—suggested, as the author tells us, by the reading of Cuvier—leaves us with impressions of grandeur and desolation which no other passages of English poetry can convey. Lord Byron has elsewhere exhibited more versatility of fancy and richness of illustration, but nowhere else has he so nearly “struck the stars.” From constellation to constellation the pair speed on, cleaving the blue with mighty wings, but finding in all a blank, like that in Richter’s wonderful dream. The result on the mind of Cain is summed in the lines on the fatal tree,—
It was a lying tree—for we
At least, it promised knowledge at the price
Of death—but knowledge still; but, what knows man?
A more modern poet answers, after beating at the same iron gates, “Behold, we know not anything.” The most beautiful remaining passage is Cain’s reply to the question—what is more beautiful to him than all that he has seen in the “unimaginable ether"?—
My sister Adah.—All the stars
The deep blue noon of night, lit by an orb
Which looks a spirit, or a spirit’s world—
The hues of twilight—the sun’s gorgeous coming—
His setting indescribable, which fills
My eyes with pleasant tears as I behold
Him sink, and feel my heart flow softly with him
Along that western paradise of clouds
The forest shade—the green bough—the bird’s voice—
The vesper bird’s, which seems to sing of love,
And mingles with the song of cherubim,
As the day closes over Eden’s walls:—
All these are nothing, to my eyes and heart,
Like Adah’s face.
Lucifer’s speech, at the close of the act is perhaps too Miltonic to be absolutely original. Returning to earth, we have a pastoral, of which Sir Egerton Brydges justly and sufficiently remarks, “The censorious may say what they will, but there are speeches in the mouth of Cain and Adah, especially regarding their child, which nothing in English poetry but the ‘wood-notes wild’ of Shakespeare, ever equalled.” Her cry, as Cain seems to threaten the infant, followed by the picture of his bloom and joy, is a touch of perfect pathos. Then comes the interview with the pious Abel, who is amazed at the lurid light in the eyes of his brother, with the spheres “singing in thunder round” him—the two sacrifices, the murder, the shriek of Zillah—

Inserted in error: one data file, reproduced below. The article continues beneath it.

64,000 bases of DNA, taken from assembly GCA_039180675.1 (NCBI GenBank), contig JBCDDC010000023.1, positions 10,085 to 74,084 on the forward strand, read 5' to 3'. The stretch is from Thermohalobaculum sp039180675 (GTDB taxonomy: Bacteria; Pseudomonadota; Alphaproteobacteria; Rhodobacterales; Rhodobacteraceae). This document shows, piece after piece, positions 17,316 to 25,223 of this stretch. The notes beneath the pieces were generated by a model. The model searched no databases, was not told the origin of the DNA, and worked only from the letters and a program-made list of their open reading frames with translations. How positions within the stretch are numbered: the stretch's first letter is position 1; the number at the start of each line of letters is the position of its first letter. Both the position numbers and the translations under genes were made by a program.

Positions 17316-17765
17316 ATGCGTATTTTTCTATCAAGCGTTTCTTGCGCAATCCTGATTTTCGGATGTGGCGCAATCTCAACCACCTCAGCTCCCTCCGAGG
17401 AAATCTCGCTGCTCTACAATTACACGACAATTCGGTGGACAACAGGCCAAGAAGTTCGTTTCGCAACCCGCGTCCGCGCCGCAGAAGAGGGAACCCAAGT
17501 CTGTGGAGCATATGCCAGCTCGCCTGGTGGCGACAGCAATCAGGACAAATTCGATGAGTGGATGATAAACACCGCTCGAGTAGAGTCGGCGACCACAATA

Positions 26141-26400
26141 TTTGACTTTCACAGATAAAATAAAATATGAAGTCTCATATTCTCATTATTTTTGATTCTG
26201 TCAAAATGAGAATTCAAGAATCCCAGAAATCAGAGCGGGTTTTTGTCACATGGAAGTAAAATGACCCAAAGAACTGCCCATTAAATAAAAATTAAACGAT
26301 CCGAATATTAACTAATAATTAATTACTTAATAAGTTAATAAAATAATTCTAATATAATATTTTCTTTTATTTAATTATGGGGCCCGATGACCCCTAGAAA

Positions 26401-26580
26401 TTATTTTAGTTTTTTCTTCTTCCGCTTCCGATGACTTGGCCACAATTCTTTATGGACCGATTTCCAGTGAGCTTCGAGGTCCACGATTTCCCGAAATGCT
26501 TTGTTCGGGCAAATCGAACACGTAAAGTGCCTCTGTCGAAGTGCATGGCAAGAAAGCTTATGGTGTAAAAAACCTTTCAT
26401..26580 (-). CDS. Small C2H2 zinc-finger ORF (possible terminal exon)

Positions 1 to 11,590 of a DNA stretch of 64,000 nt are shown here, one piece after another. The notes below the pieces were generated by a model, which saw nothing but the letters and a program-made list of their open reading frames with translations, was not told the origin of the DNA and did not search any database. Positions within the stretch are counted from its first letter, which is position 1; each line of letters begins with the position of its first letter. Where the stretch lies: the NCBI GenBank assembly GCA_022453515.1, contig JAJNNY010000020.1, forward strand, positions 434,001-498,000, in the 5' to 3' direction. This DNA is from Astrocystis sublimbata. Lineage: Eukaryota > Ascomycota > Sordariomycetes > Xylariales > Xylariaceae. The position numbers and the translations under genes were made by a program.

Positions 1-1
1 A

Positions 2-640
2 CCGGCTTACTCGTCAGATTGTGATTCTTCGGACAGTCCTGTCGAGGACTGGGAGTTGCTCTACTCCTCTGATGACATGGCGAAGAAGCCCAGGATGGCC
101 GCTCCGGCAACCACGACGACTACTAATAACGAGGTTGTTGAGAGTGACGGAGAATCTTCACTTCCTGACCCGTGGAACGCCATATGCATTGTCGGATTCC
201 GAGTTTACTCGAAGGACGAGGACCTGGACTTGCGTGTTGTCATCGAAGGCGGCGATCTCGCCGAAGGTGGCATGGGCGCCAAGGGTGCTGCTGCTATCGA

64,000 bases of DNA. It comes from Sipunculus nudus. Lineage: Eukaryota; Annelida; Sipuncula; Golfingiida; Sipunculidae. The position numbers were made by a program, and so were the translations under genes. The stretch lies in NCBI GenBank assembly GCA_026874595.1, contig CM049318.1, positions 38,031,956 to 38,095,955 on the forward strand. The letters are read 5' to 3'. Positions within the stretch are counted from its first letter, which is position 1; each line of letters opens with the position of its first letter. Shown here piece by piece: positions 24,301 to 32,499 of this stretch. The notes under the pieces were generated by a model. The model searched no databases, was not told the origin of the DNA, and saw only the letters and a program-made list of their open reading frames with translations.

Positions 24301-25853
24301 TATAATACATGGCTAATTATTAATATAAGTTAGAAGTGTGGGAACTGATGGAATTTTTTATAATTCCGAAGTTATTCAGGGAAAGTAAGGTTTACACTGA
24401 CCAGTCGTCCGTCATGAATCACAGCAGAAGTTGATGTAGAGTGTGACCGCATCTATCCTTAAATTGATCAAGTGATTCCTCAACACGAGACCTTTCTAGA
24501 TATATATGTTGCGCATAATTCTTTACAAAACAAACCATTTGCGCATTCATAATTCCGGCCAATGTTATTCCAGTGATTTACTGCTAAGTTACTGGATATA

Adah! Come hither! Death is in the world;
Cain’s rallying from stupor—
I am awake at last—a
Had madden’d me,—but he shall never wake:
the curse of Eve; and the close—[Greek: meizon ae kata dakrua]
CAIN. Leave me.
ADAH. Why all have left thee.
CAIN. And wherefore lingerest thou? Dost thou not fear?
ADAH. I fear
Nothing, except to leave thee.
* * * * *
CAIN. Eastward from Eden will we take our way.
ADAH. Leave! thou shalt be my guide;
and may our God
Be thine! Now let us carry forth our children.
CAIN. And he who lieth there
was childless. I
Have dried the fountain of a gentle race.
ADAH. Peace be with him.
CAIN. But with me!
Cain, between which and the Cenci lies the award of the greatest single performance in dramatic shape of our century, raised a storm. It was published, with Sardanapalus and The Two Foscari in December, 1821, and the critics soon gave evidence of the truth of Elze’s remark— “In England freedom of action is cramped by the want of freedom of thought. The converse is the case with us Germans; freedom of thought is restricted by the want of freedom in action. To us this scepticism presents nothing in the least fearful.”
Byron having, with or without design, arraigned some of the Thirty-Nine Articles of his countrymen, proceeded in the following month (October 1821) to commit an outrage, yet more keenly resented, on the memory of their sainted king, the pattern of private virtue and public vice, George III. The perpetration of this occurred in the course of the last of his numerous literary duels, of which it was the close. That Mr. Southey was a well-meaning and independent man of letters, there can be no doubt. It does not require the conclusive testimony of the esteem of Savage Landor to compel our respect for the author of the Life of Nelson, and the open-handed friend of Coleridge; nor is it any disparagement that, with the last-named and with Wordsworth, he in middle life changed his political and other opinions. But in his dealings with Lord Byron, Southey had “eaten of the insane root.” He attacked a man of incomparably superior powers, for whom his utter want of humour—save in its comparatively childish forms—made him a ludicrously unequal match, and paid the penalty in being gibbeted in satires that will endure with the language. The strife, which seems to have begun on Byron’s leaving England, rose to its height when his lordship, in the humorous observations and serious defence of his character against “the Remarks” in Blackwood, 1819 (August), accused the Laureate of apostasy, treason, and slander.